Electricity in Ethiopia: A Case Study

A decade ago, in April 2012, UN Secretary-General Ban Ki-Moon said: “Energy is the golden thread that connects economic growth, increased social equity, and an environment that allows the world to thrive”.


The debate and discussion around energy have revolved around the sources of energy in the recent past. “Green” and “clean” energy is the new norm, as developed nations strive towards net zero carbon emissions by the middle of the twenty-first century. Sadly, the issue of energy access and availability in developing countries is often forgotten in the process. According to the World Energy Council (WEC), the energy systems must achieve at least three primary goals: environmental sustainability, energy security, energy accessibility or affordability, i.e., energy must be made available to everyone worldwide at a price that most or all people can afford.


At the current rate, 660 million people will be without electricity in 2030, with the vast majority (555 million) living in Sub-Saharan Africa (SSA). Thirteen SSA countries have less than 25% access, compared to only one in developing Asia. In 2020, 48.4% of the Sub-Saharan African population has access to electricity.


The International Energy Association (IEA) defines access to electricity at the household level as the minimum level of electricity consumption per household per year ranging from 250 kWh in rural areas to 500 kWh in urban settings. The electricity supplied must be both affordable and dependable, and the initial level of electricity consumption should rise over time as economic development and income levels increase. Energy is supposed to provide economic progress, and providing affordable and clean energy to everyone is one of the United Nation’s Sustainable Development Goals (SDG 7).


The Federal Democratic Republic of Ethiopia, one of the SSAs located around the Horn of Africa, provides very interesting insights into energy access in developing countries. In 2010, electricity production accounted for only 1% of Ethiopia's primary energy. Electricity production increased from around 5 TWh to approximately 22 TWh between 2010 and 2016. This was due to a large-scale effort to construct wind farms and hydropower plants to generate electricity. Ethiopia relies extensively on hydroelectric power as a source of energy, accounting for about 90% of its total output. Power transmission lines and batteries are used to carry electricity. Ethiopia's entire demand for electrical power is increasing by 30% every year – emphasising the need to raise the supply of electricity across the whole country. As of 2022, only 45% of the national population has access to electricity. Ethiopia's 2019 HDI value of 0.485 is lower than the SSA average of 0.547 and lower than the low human development group average of 0.513. It is ranked 173rd on the HDI One of the causes of the low HDI value is a lack of safe and clean energy access and transportation, particularly electricity.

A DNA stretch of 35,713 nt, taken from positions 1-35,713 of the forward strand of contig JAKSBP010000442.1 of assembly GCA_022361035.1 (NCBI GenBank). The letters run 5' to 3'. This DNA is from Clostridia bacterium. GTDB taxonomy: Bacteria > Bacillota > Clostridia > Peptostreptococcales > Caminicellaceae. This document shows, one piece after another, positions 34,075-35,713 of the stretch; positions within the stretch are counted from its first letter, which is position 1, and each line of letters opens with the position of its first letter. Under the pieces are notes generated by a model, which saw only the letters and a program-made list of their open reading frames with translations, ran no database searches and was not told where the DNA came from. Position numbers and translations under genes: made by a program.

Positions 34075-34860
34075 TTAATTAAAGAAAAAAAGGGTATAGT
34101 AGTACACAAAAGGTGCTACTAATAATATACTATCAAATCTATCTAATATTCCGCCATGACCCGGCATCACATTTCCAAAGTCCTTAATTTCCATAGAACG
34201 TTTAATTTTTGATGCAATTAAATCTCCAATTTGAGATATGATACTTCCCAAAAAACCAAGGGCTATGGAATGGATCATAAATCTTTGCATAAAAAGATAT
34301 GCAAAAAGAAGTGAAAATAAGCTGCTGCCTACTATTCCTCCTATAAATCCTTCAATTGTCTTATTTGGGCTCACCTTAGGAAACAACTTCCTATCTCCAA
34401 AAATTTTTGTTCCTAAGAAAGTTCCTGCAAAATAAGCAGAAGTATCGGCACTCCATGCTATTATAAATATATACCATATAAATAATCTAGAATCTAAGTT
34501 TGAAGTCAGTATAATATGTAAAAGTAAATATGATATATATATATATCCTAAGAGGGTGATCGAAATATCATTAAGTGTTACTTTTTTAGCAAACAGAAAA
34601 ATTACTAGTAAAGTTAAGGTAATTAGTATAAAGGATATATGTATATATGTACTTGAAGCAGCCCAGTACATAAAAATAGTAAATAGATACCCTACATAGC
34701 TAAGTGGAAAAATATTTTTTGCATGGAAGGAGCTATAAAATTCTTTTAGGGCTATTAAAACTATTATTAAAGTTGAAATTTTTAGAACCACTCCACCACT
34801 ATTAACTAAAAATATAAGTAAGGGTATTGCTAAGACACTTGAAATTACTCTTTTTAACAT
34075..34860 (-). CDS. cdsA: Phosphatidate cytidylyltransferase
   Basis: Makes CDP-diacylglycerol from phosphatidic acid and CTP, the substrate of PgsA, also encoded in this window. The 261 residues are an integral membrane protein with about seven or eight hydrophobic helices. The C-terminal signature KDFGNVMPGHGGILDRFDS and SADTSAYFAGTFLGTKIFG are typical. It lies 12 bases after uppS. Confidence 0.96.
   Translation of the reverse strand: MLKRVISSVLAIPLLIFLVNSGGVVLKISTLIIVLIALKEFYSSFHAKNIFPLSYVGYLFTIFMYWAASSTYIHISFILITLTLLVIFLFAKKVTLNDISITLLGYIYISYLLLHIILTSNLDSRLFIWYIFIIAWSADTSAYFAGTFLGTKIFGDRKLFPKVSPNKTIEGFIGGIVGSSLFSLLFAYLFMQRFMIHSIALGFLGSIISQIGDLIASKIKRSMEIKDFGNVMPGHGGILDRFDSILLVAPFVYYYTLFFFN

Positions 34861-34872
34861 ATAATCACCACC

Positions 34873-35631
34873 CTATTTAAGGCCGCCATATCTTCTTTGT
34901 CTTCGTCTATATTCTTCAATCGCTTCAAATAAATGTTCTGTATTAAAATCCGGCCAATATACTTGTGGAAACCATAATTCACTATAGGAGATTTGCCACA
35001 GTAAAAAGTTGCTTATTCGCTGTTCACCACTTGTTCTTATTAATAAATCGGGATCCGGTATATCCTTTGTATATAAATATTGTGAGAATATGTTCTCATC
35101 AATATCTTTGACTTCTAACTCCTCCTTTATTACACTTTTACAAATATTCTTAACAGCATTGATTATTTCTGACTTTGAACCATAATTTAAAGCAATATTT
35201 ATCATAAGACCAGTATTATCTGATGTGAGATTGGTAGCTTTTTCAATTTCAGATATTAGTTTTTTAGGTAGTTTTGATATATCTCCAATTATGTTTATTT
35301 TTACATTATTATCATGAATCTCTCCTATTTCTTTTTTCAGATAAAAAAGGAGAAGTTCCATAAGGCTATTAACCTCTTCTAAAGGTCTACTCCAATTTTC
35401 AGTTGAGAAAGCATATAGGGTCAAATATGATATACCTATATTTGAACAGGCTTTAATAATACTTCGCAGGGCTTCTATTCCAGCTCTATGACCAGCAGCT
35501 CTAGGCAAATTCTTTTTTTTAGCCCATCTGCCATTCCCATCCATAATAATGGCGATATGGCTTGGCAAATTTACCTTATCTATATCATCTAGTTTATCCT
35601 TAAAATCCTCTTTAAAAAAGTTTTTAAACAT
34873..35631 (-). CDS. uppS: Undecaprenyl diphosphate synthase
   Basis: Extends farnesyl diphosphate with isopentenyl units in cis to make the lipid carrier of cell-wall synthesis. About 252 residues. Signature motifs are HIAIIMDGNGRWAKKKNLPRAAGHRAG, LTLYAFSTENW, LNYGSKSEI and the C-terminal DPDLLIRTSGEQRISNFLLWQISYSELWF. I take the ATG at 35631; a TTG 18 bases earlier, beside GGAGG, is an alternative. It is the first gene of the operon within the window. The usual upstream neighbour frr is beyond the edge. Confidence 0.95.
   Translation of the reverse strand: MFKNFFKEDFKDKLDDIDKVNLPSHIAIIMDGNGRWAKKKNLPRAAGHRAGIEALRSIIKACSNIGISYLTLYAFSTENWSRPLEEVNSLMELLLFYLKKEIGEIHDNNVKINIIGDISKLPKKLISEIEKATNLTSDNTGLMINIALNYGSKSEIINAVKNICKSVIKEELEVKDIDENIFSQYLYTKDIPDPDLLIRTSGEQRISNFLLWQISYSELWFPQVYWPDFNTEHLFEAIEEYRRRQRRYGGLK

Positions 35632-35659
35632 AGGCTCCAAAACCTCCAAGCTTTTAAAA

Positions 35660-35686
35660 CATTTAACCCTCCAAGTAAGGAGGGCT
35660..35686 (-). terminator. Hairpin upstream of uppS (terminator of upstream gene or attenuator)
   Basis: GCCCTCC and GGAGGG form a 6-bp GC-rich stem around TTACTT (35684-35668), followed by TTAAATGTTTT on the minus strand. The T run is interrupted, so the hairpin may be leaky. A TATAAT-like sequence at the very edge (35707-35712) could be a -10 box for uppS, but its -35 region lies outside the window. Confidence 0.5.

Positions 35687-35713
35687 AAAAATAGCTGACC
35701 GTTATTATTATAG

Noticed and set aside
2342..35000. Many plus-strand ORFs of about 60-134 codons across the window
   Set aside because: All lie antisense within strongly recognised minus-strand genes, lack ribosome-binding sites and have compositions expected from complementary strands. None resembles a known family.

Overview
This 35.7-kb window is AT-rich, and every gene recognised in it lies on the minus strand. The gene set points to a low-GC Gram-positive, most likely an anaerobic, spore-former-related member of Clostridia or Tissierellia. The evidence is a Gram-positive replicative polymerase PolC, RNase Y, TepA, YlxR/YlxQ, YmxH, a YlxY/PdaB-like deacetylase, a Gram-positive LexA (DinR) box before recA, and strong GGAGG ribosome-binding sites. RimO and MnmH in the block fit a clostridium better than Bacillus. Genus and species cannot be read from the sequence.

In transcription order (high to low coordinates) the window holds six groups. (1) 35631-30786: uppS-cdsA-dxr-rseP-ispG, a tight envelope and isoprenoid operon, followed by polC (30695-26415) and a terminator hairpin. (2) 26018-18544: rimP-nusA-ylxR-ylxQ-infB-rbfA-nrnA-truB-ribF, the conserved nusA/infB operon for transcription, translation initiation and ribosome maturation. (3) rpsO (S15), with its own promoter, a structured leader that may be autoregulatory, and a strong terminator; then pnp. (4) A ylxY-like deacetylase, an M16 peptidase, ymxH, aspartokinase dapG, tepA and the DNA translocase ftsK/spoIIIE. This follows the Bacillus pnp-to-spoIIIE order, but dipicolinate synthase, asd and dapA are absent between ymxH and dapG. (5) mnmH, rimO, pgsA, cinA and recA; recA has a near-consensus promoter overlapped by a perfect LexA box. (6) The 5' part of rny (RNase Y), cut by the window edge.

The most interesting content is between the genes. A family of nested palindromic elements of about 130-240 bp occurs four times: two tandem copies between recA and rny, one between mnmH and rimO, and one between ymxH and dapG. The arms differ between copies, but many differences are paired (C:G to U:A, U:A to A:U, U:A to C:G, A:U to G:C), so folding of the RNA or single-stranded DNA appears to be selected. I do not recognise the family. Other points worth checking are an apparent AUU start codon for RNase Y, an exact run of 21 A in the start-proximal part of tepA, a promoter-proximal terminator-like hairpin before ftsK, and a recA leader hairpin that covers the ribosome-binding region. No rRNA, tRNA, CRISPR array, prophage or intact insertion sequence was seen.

There have been various barriers that have restricted investment in energy in the past. Extremely high mandatory national quality standards make it difficult for innovative businesses to obtain government certification. Due to seasonality, cyclical cash flows are a significant barrier for businesses. The post-harvest period from January to April is the busiest time for businesses, as farmers have the money to spend on energy access products. The rest of the year sees a drop in business as residents in rural areas adjust their spending habits to significantly lower monthly incomes. Low incomes result in low affordability, reducing the capital inflows for energy distributors, thus disincentivizing new entrepreneurs and enterprises. Furthermore, developmental banks have blanket 100% collateral requirements while also evaluating assets at a lower rate. Such an approach limits the ability of the few enterprises that have the assets to back their loans to a few rounds of debt financing for larger growth phases of their business. Accessing debt for working capital is nearly impossible for almost everyone. This, along with high transactional costs, difficult customer acquisition, low immediate profitability with a hefty operating cost and lack of early-stage investment vehicles, makes the energy sector a gamble to invest in. There is ambiguity regarding the power output benchmarks used to classify solar appliances and solar housing systems (SHS) on a policy level. This classification is used to allocate funds and grants, and ambiguity can impact the capital received by businesses. There is also uncertainty about extending existing grids and how the government will improve electricity transportation. Thus, there is a need for developing energy access mechanisms.